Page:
In Greek Mythology, Elysium is described as a place of perfect happiness; exactly what we at est believe a home should be. As regular est readers will know, we are always looking out for homes that bring contentment — a concept that Architect Prineas understands well. After our chat with founder of the studio Eva-Marie Prineas, we were keen to take a closer look at their heritage transformation of the House Elysium. Unsurprisingly we found that just as its name alludes, this home makes for a happy place indeed.
To put it simply, Architect Prineas have an expert eye for knowing what to alter and what to keep; an essential quality for taking on a Victorian-era Grand Italianate Terrace. Characteristic to the distinctive 19th century Italianate architecture is a sense of symmetry and a form, and it was this foundation that Architect Prineas have adapted to the rebuild of this inner-city Sydney home.
In a bid to bring this heritage-listed house into the present-day, it had to be infused with an openness to the outdoors. The brief set out to orientate the terrace to the rear garden with a two-storey extension that subsumes the rear living space and connects multiple levels of the house to the outside area and exterior studio. Architect Prineas also managed to be creative within their constraints – the internal reworking of the garden level required excavation under the existing footprint of the home, while maintaining the heritage fabric of the front two rooms of the terrace, and structural limitations led to the opportunity for a walk-in pantry and cellar.
With this modern addition came a full restoration of the existing structure, right down to the cornices and skirting boards. While classical features of Italianate influence were aptly preserved, room configurations were changed to create a generous upper level bathroom space, resplendent with its own ornate marble fireplace. Visually, there’s no hiding the contemporary insertions from the original structure of the home, yet the new is subservient to the old, well-proportioned to celebrate the richness of the Italianate ornamentation. In our opinion, this comes down to the quality of the materials chosen, such as the sustainable plywood cabinetry.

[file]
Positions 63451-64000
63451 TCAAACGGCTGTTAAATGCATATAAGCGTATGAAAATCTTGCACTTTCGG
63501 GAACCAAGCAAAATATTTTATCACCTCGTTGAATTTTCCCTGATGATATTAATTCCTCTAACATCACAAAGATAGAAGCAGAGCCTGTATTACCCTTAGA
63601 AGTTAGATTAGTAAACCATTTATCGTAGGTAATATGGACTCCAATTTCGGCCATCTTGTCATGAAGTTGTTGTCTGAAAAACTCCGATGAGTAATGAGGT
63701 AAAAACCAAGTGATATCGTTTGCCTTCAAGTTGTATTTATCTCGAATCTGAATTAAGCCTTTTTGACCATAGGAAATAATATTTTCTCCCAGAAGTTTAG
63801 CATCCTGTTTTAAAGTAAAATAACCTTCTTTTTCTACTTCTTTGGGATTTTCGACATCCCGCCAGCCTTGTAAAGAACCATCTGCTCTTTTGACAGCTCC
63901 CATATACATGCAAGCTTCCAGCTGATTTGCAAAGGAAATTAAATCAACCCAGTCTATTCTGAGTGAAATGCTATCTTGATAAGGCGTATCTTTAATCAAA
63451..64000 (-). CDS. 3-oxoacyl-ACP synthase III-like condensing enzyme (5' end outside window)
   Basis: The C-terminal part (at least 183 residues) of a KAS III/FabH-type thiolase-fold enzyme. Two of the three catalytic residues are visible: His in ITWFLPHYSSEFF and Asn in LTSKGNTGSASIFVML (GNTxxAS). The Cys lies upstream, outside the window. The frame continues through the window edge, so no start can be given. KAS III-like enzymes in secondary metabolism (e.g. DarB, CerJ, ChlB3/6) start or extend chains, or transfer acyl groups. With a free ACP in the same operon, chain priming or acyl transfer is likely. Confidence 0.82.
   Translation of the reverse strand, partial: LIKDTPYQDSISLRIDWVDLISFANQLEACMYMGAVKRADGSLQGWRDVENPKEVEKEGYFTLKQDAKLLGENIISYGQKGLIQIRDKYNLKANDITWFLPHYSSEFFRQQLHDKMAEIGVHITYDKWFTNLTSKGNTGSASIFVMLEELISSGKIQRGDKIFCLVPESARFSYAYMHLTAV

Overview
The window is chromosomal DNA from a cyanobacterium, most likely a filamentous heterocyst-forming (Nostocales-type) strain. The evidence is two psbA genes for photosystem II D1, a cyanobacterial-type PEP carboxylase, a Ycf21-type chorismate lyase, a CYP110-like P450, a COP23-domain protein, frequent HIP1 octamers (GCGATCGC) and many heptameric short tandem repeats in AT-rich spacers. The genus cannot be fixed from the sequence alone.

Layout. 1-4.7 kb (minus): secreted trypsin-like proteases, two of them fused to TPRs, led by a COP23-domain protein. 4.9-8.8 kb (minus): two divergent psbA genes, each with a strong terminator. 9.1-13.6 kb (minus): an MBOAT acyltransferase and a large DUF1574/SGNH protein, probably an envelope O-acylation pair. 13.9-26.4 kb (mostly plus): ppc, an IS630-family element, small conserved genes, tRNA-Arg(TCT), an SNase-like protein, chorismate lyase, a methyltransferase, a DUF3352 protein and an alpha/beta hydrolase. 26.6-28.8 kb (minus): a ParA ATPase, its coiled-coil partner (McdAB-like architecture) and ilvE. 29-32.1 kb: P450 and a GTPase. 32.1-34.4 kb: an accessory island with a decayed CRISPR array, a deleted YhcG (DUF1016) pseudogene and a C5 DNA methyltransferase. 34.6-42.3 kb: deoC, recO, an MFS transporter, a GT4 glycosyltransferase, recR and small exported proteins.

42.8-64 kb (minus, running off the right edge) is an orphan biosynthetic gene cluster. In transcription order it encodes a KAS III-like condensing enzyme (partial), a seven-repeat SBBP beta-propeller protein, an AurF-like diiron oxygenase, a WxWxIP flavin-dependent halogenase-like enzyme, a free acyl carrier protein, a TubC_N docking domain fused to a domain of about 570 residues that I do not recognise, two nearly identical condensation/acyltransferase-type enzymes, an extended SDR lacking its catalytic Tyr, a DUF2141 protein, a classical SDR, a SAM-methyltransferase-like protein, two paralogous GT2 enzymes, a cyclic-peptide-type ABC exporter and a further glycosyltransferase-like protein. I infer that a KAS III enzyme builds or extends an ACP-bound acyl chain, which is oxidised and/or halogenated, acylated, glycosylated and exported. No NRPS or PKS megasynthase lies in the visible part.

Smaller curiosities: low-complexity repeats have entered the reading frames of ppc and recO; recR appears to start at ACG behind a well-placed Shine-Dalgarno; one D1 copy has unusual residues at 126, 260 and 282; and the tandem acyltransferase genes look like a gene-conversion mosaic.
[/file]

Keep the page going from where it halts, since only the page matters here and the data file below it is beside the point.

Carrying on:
In a true harmony of forms, Architect Prineas have mindfully considered the scale of the new, to match the grand scale of the original. To large proportions, the team has fully embraced the planted surroundings, with steel frame windows and expansive ceiling height that open the living space to the lush outcrop. It’s a picturesque vista for all seasons: outdoor-indoor entertaining in summer and an abundance of greenery to beat the winter blues. For an element of surprise, Architect Prineas have chosen ornate matte black ceiling and pendant lighting in each space. These bold accents of black inject depth into each space, complemented by a palette of white and shades of warm grey; certainly with our tick of approval. Coupled with authentic timber flooring, this palette is ready to soothe the intensity of a working day.
Blessed with Architect Prineas’ forward-thinking design, the House Elysium now looks to the future with clarity and connection, for another hundred years of happy living.
“The strength and scale of the new work positions the house midway between the European typology of the street terrace and the subtropical typology of the courtyard garden.”
– Architect Prineas